Whitewater, Rock County merger brings library website revamp


photo courtesy of Craig Schreiner

UW-Rock County student Jaimee Swanson works on her homework in the campus library.

Brenda Echeverria, Staff Reporter

Starting this semester, the next time students visit the library website they’ll find a whole new look.

The majority of the content will be the same, but it was redesigned to be more accessible to students by highlighting key resources on the main page. The website was also redesigned to accommodate two libraries, Andersen Library and the Gary J. Lenox Library, that now share all resources following the Whitewater and Rock County merger.

“Hopefully what the redesign does is streamline resources and makes it easier for students to access the things that matter to them, in terms of what they are going to use on a regular basis,” said Library Director Paul Waelchli.

On the main page, students will be able to quickly find access to existing resources such as databases for research, course/subject guides, room reservations and individual appointments with a librarian. Those services have staye­d the same but will hopefully be easier for students to find on the new layout.

A slight change is that everyone must log in to access journals and databases even if they are on campus.

The full integration between Andersen and Lenox libraries also means that students will have access to a shared catalog as well as online resources.

New online resources include new databases that Rock County subscribed to but Whitewater did not. Those include JSTOR Arts & Sciences V & VI, Gale databases and Opposing Viewpoints in Context.

According to Martha Stephenson, a reference and instruction librarian at Andersen Library, the Opposing Viewpoints database will be useful for students who will need to have research papers that are argumentative in nature.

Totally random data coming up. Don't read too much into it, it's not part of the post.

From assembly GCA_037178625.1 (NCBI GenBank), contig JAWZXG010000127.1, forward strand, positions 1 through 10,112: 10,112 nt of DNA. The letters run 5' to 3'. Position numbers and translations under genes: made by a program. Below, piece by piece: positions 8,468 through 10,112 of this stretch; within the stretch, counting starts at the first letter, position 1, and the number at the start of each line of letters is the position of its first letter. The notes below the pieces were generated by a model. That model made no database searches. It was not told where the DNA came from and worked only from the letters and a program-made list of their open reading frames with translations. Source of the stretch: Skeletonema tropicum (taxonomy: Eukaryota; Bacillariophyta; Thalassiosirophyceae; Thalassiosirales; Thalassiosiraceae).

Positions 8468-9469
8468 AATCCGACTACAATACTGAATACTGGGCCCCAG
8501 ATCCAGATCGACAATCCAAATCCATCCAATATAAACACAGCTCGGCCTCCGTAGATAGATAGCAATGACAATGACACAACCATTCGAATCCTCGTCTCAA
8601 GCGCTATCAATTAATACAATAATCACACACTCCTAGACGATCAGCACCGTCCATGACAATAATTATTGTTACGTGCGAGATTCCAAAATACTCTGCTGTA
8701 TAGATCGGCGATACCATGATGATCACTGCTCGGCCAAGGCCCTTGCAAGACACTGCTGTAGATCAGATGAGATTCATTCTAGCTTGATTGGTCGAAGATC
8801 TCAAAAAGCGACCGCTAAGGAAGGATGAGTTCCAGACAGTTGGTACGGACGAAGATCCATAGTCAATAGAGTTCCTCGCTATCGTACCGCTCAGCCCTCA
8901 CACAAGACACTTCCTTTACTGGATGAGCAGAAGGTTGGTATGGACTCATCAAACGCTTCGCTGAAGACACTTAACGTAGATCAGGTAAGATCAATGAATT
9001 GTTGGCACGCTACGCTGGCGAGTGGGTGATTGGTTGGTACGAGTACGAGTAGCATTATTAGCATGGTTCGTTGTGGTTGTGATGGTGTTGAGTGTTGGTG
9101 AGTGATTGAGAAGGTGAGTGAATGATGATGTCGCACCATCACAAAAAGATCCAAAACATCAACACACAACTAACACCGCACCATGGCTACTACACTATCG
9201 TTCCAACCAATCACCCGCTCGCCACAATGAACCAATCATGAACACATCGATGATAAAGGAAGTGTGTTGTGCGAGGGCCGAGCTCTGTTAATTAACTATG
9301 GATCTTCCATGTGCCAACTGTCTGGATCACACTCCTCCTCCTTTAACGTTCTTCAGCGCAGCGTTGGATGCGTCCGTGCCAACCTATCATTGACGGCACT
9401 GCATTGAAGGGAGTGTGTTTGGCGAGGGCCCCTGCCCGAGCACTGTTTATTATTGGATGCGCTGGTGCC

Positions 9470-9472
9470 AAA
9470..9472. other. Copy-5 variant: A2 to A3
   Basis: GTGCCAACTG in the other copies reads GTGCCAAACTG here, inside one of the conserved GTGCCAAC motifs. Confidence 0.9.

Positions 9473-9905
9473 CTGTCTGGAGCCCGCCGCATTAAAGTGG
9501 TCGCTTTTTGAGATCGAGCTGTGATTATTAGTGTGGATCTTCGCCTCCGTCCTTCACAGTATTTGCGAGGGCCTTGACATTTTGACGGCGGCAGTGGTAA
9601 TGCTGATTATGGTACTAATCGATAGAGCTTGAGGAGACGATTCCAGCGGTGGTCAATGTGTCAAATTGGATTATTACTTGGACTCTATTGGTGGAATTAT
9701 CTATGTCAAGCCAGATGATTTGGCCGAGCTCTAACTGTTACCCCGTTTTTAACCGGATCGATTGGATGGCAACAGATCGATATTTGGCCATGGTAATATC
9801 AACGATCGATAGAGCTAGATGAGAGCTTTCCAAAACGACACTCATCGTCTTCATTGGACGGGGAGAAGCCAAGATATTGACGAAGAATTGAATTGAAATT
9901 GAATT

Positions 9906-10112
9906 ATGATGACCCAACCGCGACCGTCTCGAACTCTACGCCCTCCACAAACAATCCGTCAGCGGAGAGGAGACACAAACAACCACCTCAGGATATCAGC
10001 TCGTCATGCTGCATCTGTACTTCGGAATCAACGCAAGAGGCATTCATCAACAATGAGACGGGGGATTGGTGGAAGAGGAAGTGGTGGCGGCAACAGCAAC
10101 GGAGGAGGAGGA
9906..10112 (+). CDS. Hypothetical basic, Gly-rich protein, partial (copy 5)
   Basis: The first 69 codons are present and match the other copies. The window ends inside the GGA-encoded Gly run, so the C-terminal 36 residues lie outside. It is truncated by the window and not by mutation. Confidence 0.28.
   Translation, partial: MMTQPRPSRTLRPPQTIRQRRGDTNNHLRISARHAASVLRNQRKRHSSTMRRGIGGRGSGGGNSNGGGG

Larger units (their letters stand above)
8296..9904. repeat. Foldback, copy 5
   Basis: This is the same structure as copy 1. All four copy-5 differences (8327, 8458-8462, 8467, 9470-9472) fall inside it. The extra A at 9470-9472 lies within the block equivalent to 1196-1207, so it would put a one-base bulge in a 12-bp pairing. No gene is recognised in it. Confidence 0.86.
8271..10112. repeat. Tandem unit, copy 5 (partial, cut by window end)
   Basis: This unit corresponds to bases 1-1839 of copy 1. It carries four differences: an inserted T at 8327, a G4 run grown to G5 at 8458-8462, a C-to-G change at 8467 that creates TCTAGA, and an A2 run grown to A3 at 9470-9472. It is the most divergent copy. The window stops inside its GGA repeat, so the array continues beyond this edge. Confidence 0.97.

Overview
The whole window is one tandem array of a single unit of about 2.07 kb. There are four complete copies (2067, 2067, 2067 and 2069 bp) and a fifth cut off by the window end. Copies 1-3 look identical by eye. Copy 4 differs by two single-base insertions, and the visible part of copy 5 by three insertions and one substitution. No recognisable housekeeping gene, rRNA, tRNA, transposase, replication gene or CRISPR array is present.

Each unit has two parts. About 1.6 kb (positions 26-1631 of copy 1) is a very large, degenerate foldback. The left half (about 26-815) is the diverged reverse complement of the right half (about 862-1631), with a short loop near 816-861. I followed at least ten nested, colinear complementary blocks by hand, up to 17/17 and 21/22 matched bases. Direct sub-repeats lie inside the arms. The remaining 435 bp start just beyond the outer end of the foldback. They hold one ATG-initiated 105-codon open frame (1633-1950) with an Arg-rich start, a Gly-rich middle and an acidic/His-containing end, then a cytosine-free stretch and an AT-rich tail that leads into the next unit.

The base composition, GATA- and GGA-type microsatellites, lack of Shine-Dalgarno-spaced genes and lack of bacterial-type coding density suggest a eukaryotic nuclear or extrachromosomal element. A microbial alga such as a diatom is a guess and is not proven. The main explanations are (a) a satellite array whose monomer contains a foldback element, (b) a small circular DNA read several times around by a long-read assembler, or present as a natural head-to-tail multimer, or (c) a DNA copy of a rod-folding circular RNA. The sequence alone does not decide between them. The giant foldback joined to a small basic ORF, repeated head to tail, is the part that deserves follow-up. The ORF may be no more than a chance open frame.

“Students can type in a topic they are interested in in the database and it will give you a pro and a con side,” said Stephenson. “So it is good for speech classes.”

Collection Manager Carol J. Elsen said many of the databases are searchable through the big search box on the main page of the library website.

“So if students are worried about how to find articles and scholarly material, they should really come on the library website and that will be their portal to scholarly information,” said Elsen.

Along with online resources the two libraries now share physical collections as well. On the library website students can find a “Local Request” option where they can place a book or item on hold from either library. The library will then pull the material and take the item to either campus and students will receive an email whenever their item is ready for pickup.

“I know that it is not too flashy of a new service, but it is one more way that we are trying to reduce barriers for students to access the resources they need,” said Waelchli.

Waelchli said they are still in the process of running usability tests on the website, and he encourages students to reach out with any feedback.